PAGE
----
Recent work suggests that olfactory dysfunction is a strong predictor of five-year mortality in older adults. Based on past work showing: 1) that olfactory dysfunction impairs social functioning and 2) that social ties are linked with mortality, the current work explored whether impairments in social life mediated the relationship between olfactory dysfunction and mortality. Additionally, based on work showing gender differences in the social consequences of olfactory dysfunction, gender was assessed as a potential moderator of this association. Social network size mediated the olfactory-mortality link for females. To probe what feature of social networks was driving this effect, we investigated two subcomponents of social life: emotional closeness (e.g., perceived social support, loneliness) and physical closeness (e.g., physical contact, in-person socializing with others). Physical closeness significantly mediated the olfactory-mortality link for females, even after controlling for social network size. Emotional closeness did not mediate this link. Possible mechanisms underlying this relationship are discussed.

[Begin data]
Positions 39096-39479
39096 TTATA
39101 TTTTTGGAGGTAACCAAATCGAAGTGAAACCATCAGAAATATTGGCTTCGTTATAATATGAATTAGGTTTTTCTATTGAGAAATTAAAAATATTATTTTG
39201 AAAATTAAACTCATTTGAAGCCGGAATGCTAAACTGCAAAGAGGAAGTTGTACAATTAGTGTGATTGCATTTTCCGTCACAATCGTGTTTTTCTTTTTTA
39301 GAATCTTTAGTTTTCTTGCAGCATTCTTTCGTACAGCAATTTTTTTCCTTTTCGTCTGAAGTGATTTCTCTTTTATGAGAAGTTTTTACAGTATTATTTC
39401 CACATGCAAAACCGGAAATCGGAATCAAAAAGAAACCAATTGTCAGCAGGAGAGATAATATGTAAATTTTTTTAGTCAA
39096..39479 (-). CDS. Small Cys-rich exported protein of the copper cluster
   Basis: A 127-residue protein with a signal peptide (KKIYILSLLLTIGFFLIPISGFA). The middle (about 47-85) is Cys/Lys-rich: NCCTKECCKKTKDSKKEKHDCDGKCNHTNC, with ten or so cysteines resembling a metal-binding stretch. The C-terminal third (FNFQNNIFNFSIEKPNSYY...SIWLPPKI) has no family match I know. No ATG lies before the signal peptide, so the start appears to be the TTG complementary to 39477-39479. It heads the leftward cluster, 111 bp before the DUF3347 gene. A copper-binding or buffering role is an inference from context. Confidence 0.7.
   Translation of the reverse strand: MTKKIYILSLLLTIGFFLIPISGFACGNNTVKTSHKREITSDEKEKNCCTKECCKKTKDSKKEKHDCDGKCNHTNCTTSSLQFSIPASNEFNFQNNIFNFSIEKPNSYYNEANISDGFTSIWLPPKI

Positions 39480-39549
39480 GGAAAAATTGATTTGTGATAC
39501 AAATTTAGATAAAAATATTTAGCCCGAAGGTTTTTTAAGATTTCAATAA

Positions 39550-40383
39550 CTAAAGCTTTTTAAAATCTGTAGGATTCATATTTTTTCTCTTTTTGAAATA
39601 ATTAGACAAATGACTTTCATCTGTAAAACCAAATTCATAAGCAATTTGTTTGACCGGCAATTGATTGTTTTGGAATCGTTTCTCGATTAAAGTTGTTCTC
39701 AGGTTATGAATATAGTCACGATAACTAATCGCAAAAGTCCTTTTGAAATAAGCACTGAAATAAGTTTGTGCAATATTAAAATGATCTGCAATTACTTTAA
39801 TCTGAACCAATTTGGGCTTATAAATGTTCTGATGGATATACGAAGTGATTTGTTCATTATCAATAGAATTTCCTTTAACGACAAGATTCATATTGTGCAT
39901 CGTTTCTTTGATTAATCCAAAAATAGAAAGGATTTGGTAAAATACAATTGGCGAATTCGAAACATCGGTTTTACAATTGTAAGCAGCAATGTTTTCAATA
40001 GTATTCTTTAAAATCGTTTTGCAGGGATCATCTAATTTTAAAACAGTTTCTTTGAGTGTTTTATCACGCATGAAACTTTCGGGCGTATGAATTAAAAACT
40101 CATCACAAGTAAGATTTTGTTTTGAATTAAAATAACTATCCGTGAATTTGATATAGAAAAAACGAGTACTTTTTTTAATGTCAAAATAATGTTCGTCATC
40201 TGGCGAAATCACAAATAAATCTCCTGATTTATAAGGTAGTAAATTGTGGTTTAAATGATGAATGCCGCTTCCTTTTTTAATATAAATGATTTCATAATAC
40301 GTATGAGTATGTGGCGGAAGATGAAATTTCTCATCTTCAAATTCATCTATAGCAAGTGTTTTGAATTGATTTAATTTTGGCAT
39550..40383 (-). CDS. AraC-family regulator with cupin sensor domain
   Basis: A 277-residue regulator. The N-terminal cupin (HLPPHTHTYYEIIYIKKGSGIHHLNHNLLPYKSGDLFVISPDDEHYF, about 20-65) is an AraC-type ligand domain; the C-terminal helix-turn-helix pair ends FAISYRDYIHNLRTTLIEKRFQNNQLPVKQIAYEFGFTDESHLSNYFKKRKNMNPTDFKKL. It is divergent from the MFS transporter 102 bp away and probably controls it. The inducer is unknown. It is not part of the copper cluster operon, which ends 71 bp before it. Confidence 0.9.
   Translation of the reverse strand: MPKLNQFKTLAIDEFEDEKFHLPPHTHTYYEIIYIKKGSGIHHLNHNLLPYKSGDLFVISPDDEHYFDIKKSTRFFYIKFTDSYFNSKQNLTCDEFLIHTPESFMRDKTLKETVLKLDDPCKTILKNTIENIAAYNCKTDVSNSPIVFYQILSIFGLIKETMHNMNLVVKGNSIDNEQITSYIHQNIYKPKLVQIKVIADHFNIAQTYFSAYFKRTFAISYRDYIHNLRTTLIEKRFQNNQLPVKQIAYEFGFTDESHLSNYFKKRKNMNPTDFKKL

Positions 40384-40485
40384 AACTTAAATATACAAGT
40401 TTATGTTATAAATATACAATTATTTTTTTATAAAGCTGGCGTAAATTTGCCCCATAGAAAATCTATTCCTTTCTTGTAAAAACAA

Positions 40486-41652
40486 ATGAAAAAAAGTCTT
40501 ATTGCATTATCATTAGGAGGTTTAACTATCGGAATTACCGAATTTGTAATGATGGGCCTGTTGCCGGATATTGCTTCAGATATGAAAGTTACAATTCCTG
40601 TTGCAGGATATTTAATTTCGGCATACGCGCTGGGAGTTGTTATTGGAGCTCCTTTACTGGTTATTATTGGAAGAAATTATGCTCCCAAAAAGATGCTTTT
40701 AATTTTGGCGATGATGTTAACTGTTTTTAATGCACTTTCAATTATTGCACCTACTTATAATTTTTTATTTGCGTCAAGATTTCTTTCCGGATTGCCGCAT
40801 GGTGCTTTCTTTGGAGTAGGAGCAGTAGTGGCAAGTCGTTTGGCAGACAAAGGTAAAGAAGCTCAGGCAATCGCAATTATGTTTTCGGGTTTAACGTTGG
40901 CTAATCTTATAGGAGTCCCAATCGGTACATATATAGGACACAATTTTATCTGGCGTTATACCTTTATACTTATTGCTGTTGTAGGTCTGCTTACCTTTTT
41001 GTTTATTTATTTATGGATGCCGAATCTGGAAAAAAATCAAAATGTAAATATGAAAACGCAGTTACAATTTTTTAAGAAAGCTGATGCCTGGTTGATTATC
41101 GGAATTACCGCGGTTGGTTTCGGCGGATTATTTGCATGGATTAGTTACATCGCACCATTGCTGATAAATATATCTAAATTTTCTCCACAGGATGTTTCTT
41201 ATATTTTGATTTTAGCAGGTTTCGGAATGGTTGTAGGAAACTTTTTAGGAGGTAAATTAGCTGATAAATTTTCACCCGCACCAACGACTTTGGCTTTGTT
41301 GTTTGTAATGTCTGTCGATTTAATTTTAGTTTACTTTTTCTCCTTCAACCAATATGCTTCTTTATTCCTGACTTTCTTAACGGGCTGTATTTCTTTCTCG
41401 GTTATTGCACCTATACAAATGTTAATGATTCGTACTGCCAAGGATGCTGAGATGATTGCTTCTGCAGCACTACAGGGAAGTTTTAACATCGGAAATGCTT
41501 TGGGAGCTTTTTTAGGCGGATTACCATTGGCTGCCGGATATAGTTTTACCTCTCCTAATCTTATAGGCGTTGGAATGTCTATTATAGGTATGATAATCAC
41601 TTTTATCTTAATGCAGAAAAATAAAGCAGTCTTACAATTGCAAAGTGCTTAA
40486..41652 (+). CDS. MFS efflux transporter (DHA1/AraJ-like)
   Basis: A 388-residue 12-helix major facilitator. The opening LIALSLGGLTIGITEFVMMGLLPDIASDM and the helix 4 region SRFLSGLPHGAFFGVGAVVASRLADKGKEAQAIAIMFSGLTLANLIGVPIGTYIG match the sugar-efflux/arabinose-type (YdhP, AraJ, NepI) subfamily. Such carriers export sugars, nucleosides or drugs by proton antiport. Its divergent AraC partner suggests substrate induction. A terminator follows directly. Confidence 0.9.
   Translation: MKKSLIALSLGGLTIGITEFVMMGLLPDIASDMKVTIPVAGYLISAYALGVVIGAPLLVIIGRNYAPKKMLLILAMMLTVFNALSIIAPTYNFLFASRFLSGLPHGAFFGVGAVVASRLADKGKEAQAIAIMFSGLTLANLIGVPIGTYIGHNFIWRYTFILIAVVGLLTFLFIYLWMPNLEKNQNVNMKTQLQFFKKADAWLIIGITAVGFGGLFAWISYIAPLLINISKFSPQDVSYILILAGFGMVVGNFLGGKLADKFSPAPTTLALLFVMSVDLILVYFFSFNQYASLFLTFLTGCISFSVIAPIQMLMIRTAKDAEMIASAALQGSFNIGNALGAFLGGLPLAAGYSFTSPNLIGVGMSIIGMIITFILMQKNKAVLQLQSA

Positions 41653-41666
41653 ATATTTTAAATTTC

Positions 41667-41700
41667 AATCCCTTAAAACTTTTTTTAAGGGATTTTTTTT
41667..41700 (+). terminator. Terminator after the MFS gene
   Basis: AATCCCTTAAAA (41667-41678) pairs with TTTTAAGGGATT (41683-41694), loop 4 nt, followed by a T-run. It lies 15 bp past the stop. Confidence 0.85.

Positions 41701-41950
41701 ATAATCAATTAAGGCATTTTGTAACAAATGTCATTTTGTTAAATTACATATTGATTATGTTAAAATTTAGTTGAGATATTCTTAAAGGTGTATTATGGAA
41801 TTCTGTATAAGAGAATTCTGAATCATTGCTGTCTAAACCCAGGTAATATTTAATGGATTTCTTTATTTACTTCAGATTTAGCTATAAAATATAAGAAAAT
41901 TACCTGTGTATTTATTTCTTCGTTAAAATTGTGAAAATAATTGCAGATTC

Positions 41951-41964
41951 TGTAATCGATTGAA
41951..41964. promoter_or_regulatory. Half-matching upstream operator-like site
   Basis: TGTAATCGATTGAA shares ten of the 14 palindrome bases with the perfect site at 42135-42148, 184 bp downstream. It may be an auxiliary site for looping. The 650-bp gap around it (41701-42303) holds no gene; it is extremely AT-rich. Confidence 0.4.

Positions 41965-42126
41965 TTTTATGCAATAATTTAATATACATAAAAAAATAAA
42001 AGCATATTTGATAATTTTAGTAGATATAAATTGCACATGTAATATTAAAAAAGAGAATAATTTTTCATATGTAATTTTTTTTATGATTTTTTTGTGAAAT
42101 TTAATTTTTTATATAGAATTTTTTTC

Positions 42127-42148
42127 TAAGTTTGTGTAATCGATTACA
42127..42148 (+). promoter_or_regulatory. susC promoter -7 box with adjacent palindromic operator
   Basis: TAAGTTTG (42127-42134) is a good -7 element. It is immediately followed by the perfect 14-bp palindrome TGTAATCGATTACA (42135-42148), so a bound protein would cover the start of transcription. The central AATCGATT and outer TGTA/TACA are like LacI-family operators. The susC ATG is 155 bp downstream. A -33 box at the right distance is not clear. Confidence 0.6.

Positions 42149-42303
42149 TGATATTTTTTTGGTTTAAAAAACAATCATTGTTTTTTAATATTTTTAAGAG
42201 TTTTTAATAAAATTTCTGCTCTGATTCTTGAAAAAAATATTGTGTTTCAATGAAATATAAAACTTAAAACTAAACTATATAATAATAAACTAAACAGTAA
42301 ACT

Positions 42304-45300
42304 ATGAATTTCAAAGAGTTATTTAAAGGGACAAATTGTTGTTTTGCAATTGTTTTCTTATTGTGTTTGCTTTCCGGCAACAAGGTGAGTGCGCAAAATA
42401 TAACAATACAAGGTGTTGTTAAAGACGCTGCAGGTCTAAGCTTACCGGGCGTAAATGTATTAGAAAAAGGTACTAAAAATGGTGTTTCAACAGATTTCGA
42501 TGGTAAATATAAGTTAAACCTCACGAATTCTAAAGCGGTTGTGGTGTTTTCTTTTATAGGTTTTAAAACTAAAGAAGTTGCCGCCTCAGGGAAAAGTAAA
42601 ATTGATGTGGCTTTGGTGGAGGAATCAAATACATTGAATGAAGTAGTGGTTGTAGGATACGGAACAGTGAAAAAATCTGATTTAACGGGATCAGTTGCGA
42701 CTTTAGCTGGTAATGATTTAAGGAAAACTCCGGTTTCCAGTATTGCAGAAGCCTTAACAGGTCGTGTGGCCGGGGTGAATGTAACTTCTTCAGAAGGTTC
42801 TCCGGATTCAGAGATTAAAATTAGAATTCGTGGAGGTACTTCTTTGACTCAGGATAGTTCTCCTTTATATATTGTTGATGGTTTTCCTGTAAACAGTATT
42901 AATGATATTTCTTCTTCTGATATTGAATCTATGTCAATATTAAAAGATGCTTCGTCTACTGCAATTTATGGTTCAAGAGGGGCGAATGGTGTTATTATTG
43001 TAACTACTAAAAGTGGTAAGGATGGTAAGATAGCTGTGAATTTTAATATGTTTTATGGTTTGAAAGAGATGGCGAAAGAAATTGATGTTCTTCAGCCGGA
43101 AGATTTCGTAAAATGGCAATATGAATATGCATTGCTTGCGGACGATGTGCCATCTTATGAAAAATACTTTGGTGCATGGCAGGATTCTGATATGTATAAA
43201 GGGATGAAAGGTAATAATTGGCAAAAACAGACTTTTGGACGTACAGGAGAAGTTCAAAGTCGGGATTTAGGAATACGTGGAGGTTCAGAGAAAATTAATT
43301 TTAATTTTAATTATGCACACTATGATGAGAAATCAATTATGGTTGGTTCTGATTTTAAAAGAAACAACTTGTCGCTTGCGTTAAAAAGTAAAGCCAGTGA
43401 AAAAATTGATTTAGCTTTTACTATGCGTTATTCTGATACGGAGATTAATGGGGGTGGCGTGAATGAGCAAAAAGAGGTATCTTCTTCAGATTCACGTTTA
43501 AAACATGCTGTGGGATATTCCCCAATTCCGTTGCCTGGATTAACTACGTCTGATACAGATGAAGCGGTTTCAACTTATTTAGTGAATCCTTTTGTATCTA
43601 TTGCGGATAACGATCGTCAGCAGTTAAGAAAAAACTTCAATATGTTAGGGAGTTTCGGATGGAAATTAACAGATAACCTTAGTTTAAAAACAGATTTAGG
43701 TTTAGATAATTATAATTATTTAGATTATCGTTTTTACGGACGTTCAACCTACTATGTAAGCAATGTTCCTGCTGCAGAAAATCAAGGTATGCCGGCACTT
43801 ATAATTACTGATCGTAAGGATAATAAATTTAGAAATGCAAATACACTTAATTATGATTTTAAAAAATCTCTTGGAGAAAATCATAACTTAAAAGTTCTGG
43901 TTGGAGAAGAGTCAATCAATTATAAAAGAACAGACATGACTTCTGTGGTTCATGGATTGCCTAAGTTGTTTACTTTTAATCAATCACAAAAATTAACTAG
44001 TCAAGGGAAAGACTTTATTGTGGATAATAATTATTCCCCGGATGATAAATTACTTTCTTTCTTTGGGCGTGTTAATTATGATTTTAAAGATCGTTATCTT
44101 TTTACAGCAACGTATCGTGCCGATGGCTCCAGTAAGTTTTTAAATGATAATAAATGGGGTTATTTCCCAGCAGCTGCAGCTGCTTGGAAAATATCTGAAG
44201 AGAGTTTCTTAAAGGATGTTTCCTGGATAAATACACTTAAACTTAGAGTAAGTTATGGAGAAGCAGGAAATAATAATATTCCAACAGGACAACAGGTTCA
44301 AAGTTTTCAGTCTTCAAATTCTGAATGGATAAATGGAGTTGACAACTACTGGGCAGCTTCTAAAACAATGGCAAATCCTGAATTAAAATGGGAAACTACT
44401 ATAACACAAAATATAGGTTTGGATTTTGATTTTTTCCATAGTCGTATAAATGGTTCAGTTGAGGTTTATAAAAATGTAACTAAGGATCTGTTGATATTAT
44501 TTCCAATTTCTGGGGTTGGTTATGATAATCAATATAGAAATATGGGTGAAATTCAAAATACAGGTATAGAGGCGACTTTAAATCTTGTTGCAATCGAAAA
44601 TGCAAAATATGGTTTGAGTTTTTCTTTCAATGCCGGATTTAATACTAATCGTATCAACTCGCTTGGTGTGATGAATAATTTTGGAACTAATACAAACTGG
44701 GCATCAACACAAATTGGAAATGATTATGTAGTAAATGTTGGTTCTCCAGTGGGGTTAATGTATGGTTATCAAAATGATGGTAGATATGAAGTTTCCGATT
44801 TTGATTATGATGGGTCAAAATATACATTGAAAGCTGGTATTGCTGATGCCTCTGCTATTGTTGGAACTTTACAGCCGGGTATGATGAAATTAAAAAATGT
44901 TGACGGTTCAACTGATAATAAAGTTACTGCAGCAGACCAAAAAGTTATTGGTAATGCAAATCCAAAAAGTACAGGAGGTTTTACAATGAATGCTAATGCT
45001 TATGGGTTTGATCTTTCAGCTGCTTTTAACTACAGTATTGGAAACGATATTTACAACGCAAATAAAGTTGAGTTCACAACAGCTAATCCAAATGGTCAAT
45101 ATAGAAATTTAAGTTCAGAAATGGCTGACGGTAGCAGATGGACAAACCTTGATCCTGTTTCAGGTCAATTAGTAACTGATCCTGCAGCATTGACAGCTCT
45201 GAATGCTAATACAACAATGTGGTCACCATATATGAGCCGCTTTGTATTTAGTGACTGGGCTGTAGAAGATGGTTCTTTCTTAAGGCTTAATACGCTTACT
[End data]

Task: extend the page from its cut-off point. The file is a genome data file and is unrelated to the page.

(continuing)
Leschak, C. J., & Eisenberger, N. I. (2018). The role of social relationships in the link between olfactory dysfunction and mortality. PLoS ONE, 13(5). https://doi.org/10.1371/journal.pone.0196708